While most people living in the UK are entitled to free healthcare, growing numbers are turning to private health care in a bid to beat NHS queues.
According to data from the Association of British Insurers, around 1.7m people in the UK have private health insurance, with some brokers reporting sharp increases in take up in recent months. This may be because the coronavirus pandemic has prompted more of us to think about healthcare and the different options available to us.
Deciding whether you need private health insurance is a personal choice, and while the NHS is invaluable, it is under huge pressure, which can mean the wait for treatment of non-urgent conditions is often agonisingly long.
Here, we outline what private health insurance is, what it usually covers and some of the pros and cons to help you decide whether this type of policy is right for you.
How does private health insurance work?
Private medical insurance, otherwise known as health insurance, is a type of insurance designed to cover most of your medical bills if you are treated privately for certain illnesses and injuries during your policy term. You will pay a monthly fee (known as a premium), the cost of which will vary depending on the type of cover you select, along with other factors such as your age and health.
Private health insurance is mainly designed to pay out for short-term, acute but curable conditions and illnesses that you need treatment for during the policy term.
What does private health insurance cover?
The specific conditions covered by your policy will depend on the provider and the level of cover you choose. There are some procedures that are usually covered as standard by private medical insurance, which include:
- Treatment for acute injuries or illnesses, such as viruses or infections
- Most inpatient treatments – any treatment that means you need to stay in a hospital or facility for at least one night. This covers a wide range of possible treatments, but generally will include: surgery, pre-surgery tests,
- Mental health therapies and counselling – treatments for mental health conditions including depression and anxiety are increasingly being covered by private medical insurance.
The majority of policies will not provide cover for:
- Organ transplants
- Pre-existing medical conditions – it may be possible for you to add an exclusion to your policy for certain pre-existing conditions
- Normal pregnancy and childbirth costs
- Elective treatments such as cosmetic surgery to improve your appearance
- Injuries relating to dangerous sports or arising from war or war-like hostilities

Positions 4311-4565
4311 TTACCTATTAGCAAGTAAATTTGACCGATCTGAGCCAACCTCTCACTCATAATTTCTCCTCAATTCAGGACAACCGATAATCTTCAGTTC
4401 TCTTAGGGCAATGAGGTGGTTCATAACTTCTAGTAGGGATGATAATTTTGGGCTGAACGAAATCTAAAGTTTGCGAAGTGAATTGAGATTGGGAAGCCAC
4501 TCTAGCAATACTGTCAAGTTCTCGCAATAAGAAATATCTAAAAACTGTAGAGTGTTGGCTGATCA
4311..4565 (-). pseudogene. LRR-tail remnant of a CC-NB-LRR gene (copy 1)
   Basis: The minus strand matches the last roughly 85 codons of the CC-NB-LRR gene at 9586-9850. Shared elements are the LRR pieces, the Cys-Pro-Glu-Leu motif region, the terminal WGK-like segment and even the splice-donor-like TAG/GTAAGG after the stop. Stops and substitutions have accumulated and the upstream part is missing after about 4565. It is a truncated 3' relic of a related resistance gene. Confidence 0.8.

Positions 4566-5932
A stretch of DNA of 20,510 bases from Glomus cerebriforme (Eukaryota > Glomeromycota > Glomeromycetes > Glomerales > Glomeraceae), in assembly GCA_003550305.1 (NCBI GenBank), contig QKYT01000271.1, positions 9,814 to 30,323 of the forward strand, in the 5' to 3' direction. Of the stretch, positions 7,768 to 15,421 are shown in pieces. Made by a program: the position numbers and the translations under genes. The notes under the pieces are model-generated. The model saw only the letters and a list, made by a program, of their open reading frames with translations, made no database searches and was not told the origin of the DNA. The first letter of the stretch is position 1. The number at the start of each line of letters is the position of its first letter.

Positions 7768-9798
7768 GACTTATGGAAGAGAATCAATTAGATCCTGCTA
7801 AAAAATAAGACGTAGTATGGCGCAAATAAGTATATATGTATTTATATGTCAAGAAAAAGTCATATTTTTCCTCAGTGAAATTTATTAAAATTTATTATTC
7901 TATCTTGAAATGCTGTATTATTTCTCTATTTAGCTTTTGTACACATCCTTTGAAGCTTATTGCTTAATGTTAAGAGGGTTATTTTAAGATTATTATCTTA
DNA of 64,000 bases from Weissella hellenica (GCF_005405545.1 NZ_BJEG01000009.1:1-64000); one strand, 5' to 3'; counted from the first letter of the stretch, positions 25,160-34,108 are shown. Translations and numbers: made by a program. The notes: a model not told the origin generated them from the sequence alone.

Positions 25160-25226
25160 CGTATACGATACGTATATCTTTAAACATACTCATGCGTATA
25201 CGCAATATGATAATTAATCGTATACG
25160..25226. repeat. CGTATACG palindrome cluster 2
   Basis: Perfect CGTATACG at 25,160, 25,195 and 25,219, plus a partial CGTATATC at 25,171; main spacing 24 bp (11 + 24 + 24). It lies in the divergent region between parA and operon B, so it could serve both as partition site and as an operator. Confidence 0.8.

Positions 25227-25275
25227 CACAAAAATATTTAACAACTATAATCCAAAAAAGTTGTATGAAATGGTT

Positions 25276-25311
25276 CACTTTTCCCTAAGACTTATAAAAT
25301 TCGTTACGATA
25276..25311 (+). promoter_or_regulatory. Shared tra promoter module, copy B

- Chronic illnesses such as HIV/AIDs-related illnesses, diabetes, epilepsy, hypertension and related illnesses.
It’s important to read the fine print of any policy you intend to take out, as the treatments, illnesses, conditions and injuries covered by different policies will vary from provider to provider. It’s also worth checking whether your employer offers private medical insurance as an employee benefit before buying standalone cover.
Pros and Cons of private health insurance
The specific benefits you get will depend on the policy you choose, but generally, the main advantages of private health insurance are:
- Shorter waiting times
- Increased choice of treatment centers and practitioners – with private health insurance you may have more control over the specific people and places you receive care from
- Access to drugs and treatments that may not be available on the NHS – certain treatments and drugs will be available through private medical insurance before they are available on the NHS, if at all
- More privacy when being treated – you will often have your own room with an en suite bathroom when being treated privately, rather than being on a multi-bed ward with shared facilities
- Specialist referrals on request
- Extended aftercare and physiotherapy services which may not be offered on the NHS
- Private healthcare does not always mean better healthcare. The NHS usually provides an extremely high level of service, which in some cases can be better than private healthcare. If you have a serious illness such as cancer, heart disease or stroke, you’ll get priority NHS treatment.
- Chronic or incurable illnesses are not typically covered by private health insurance – including some cancers
- Injuries from dangerous sports are also not covered
- Depending on the policy you take out, the treatment you want may not be covered